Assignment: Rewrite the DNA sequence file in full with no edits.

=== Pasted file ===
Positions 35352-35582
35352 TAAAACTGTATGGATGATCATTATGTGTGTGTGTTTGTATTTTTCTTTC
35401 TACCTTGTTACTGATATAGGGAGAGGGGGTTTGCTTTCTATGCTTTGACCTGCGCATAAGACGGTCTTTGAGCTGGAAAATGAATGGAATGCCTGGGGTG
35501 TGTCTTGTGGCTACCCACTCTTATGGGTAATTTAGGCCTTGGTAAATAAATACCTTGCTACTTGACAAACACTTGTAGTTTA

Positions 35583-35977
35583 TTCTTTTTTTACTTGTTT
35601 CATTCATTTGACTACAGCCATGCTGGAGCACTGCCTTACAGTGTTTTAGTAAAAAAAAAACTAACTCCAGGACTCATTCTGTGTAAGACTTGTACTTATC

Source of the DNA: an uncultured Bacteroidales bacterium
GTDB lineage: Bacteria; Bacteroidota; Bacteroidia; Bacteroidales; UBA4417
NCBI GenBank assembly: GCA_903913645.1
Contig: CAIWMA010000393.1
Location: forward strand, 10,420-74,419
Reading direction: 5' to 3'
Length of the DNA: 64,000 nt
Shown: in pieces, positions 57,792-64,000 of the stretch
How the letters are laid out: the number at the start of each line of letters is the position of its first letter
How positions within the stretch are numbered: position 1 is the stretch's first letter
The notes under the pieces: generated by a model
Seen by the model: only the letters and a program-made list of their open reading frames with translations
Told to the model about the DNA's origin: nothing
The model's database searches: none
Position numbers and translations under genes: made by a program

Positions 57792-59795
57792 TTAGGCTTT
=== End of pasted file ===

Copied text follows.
Positions 35352-35582
35352 TAAAACTGTATGGATGATCATTATGTGTGTGTGTTTGTATTTTTCTTTC
35401 TACCTTGTTACTGATATAGGGAGAGGGGGTTTGCTTTCTATGCTTTGACCTGCGCATAAGACGGTCTTTGAGCTGGAAAATGAATGGAATGCCTGGGGTG
35501 TGTCTTGTGGCTACCCACTCTTATGGGTAATTTAGGCCTTGGTAAATAAATACCTTGCTACTTGACAAACACTTGTAGTTTA

Positions 35583-35977
35583 TTCTTTTTTTACTTGTTT
35601 CATTCATTTGACTACAGCCATGCTGGAGCACTGCCTTACAGTGTTTTAGTAAAAAAAAAACTAACTCCAGGACTCATTCTGTGTAAGACTTGTACTTATC

Source of the DNA: an uncultured Bacteroidales bacterium
GTDB lineage: Bacteria; Bacteroidota; Bacteroidia; Bacteroidales; UBA4417
NCBI GenBank assembly: GCA_903913645.1
Contig: CAIWMA010000393.1
Location: forward strand, 10,420-74,419
Reading direction: 5' to 3'
Length of the DNA: 64,000 nt
Shown: in pieces, positions 57,792-64,000 of the stretch
How the letters are laid out: the number at the start of each line of letters is the position of its first letter
How positions within the stretch are numbered: position 1 is the stretch's first letter
The notes under the pieces: generated by a model
Seen by the model: only the letters and a program-made list of their open reading frames with translations
Told to the model about the DNA's origin: nothing
The model's database searches: none
Position numbers and translations under genes: made by a program

Positions 57792-59795
57792 TTAGGCTTT